Arbitration made use of experts — called arbitrators — in each respective industry so as to, in theory, more fairly judge the case, as jurors and judges in the traditional courts system may not have the expertise to understand the complexity of the dispute.
But as private arbitration has evolved, “it has become more and more like litigation so some of those benefits have deteriorated,” Dasteel said.
Numerous publications have found that the costs of arbitration have escalated, with one law firm calculating that in some cases, arbitration is more expensive than litigation, despite other experts and law firms — like labor law firm Littler Mendelson — finding that arbitration usually takes far less time than litigation, which can sometimes keep costs down.
“Further, unlike juries who may feel sympathetic to a plaintiff or antagonistic to large employer and award large sums including excessive punitive damages, arbitrators may be less inclined to allow personal biases or emotions to affect their award,” Littler Mendelson said in a post evaluating arbitration.
What can also happen is what Dasteel calls the “same player problem”: companies use their money and influence to essentially rig the arbitration in their favor, sometimes by using the same arbitrator over and over, because the incentives of the company and the arbitrator align.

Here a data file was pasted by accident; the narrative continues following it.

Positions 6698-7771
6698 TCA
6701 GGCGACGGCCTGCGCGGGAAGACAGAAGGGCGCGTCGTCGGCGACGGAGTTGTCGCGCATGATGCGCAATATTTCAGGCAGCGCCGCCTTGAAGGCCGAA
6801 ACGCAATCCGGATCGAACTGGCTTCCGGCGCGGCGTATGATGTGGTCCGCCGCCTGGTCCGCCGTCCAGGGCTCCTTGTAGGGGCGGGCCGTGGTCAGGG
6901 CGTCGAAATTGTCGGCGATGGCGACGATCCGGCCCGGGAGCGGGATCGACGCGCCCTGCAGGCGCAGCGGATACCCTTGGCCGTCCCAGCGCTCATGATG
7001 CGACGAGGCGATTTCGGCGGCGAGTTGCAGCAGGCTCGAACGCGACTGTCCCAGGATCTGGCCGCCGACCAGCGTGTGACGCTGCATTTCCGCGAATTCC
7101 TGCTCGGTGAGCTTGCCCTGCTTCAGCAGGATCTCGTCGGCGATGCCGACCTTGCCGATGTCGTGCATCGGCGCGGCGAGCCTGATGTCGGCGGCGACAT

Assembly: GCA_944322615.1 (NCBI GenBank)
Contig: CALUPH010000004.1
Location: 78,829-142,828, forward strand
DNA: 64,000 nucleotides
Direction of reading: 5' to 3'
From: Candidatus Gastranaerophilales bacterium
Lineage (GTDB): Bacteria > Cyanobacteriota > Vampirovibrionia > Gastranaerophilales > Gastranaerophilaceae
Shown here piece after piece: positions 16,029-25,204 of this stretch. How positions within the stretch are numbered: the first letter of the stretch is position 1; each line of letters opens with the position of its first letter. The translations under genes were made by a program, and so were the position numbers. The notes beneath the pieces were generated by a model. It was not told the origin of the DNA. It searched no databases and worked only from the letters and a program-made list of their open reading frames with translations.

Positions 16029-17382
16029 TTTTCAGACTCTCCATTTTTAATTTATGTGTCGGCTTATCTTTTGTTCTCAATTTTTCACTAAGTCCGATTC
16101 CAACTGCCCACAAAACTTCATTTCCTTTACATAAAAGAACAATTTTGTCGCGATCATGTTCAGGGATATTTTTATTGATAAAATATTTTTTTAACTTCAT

“Plaintiffs’ lawyers contend that because one company or employer may have lots of arbitration, arbitrators are more likely to rule in their favor because they want the business, and if they rule against them they won’t get the business,” Dasteel said. “The remedy for that, especially under California law, is the arbitrator must disclose if they have had the same lawyers or represented the same parties in the past, so you can disqualify them [if necessary].”